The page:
November 12, 2009
Noticing the mandate from Congress to the US Sentencing Commission on mandatory minimumsThis new Wall Street Journal article, which is headlined "U.S. Commission to Assess Mandatory Sentences," discusses the recently-enacted legislation instructing the US Sentencing Commission to study mandatory sentencing statutes. Here are excerpts:
Congress has ordered the panel that advises judges on prison terms to conduct a review of mandatory-minimum sentences, a move that could lead to a dramatic rethinking of how the U.S. incarcerates its criminals.
The review is a little-noticed element of the National Defense Authorization Act signed into law last month by President Barack Obama. The defense-spending bill calls on the commission to perform several tasks, including an examination of the impact of mandatory-minimum sentencing laws and alternatives to the practice....
The U.S. Sentencing Commission, which advises judges on all other sentences, has now been charged with issuing recommendations on mandatory minimums. Any final change in sentencing law would have to come from Congress. "It's going to be a massive undertaking," said the new chairman of the Sentencing Commission, William Sessions III.
Mr. Sessions, who is also the chief federal judge in Vermont, said the review would include everything from determining the effects of minimums on the size of the prison population, to spending and the social impact of the policies. "In my view," he said, "it's a very open-ended request."
The inmate population in federal prisons has risen from 24,000 in 1980 to 209,000 as of Nov. 5. Over the same period, the federal Bureau of Prisons staff has grown from 10,000 to about 36,000 employees.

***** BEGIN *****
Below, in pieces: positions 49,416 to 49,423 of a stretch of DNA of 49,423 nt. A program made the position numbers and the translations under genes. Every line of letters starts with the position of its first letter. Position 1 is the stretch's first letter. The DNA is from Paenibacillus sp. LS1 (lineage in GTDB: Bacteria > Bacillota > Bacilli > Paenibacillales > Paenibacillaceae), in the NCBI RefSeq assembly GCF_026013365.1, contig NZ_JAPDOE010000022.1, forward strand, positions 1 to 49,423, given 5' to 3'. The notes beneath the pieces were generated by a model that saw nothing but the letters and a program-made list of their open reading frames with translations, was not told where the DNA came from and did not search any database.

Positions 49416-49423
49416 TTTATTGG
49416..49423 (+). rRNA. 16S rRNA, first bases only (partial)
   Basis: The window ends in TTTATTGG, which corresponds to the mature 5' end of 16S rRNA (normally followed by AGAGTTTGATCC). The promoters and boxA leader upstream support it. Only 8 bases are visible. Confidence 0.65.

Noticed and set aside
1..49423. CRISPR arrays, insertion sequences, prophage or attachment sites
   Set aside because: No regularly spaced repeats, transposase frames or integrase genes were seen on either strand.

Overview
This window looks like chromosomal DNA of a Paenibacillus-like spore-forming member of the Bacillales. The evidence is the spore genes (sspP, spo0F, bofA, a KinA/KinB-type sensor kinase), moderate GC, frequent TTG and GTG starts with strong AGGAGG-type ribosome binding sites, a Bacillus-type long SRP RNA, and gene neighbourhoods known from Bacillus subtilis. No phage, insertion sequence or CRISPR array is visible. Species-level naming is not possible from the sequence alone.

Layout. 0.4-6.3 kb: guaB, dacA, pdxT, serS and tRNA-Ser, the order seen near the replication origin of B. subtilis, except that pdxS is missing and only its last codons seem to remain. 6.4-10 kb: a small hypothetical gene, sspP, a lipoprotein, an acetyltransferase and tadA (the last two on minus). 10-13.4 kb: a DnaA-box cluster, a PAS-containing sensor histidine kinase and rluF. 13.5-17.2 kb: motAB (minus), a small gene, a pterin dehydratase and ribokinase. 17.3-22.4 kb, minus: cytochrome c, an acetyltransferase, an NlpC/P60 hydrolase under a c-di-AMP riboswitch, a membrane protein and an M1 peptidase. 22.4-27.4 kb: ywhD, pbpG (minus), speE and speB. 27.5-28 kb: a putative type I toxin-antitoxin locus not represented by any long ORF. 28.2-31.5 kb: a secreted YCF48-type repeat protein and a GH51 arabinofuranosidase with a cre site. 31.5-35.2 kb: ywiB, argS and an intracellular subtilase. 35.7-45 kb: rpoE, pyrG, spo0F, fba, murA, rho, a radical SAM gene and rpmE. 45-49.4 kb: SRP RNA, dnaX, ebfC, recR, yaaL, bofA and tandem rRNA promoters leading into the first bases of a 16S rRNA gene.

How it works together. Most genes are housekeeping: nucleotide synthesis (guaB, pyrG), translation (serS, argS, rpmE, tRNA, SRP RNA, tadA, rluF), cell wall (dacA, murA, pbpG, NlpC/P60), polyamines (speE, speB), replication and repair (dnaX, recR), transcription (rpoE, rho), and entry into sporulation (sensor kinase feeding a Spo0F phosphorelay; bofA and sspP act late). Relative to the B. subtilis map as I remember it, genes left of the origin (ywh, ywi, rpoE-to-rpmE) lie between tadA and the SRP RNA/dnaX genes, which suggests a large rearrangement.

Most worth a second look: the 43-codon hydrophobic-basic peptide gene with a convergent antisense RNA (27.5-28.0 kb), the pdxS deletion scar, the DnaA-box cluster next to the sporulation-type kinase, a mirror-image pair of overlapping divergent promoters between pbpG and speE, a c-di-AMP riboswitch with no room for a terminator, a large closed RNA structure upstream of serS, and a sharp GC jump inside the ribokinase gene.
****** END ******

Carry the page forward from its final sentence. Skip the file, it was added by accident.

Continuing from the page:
The commission has pushed for changes in mandatory minimums, such as ending the disparity in sentencing for crimes involving crack-cocaine and powder cocaine. Several proposals are pending in Congress to address the crack-cocaine issue. But the commission has not done a full-scale examination of federal sentencing laws since 1991. At the time, there were only 60 mandatory-minimum laws on the books. Now there are about 170.
According to a limited review released by the commission in July, most mandatory-minimum cases in 2008 concerned drugs or weapons crimes. The review found that 21,023 offenders were convicted of crimes that could have triggered the mandatory-minimum sentence. Many got more lenient sentences for a variety of reasons, including cooperation with authorities.
The commission will examine the effects of mandatory minimums on plea agreements. Critics of the system say the threat of such sentences is used to coerce plea bargains. Members of the commission have been traveling the country to meet with judges, prosecutors and defense attorneys. Many have pressed the commission to provide alternatives to imprisonment for nonviolent, low-level drug defendants.
Given that there has been no real movement on even crack-powder mandatory reform over the last three years while Democrats have been in control of both houses of Congress, I am not especially optimistic that this newly-ordered USSC review will lead to "a dramatic rethinking of how the U.S. incarcerates its criminals." Still, it is encouraging to hear the new head of the USSC talking about this ordered review being done in a grand manner.
Some related recent posts:
- New hate crimes bill requires US Sentencing Commission to complete mandatory minimum study
- US Sentencing Commission's "Overview of Statutory Mandatory Minimum Sentencing"
- House hearing on "Mandatory Minimums and Unintended Consequences"
- Can concerns for dollars and cents finally bring sense to federal mandatory minimum sentencing statutes?
November 12, 2009 at 09:40 AM | Permalink
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I figure the grand manner of the report is part of what will lead to it being ignored. It will be too thick to grab the attention of any congress-critter.
Posted by: Soronel Haetir | Nov 12, 2009 10:01:25 AM
While I can try to be optimistic, I'm betting this report will be ignored.
Proof positive: "[In 1991], there were only 60 mandatory-minimum laws on the books. Now there are about 170."
Congress had a report in hand discouraging the use of mand. mins. (along with many other groups also actively opposing them). What did Congress do with that report? As the quote above shows, they enacted about 110 more of them.
Posted by: DEJ | Nov 12, 2009 12:02:02 PM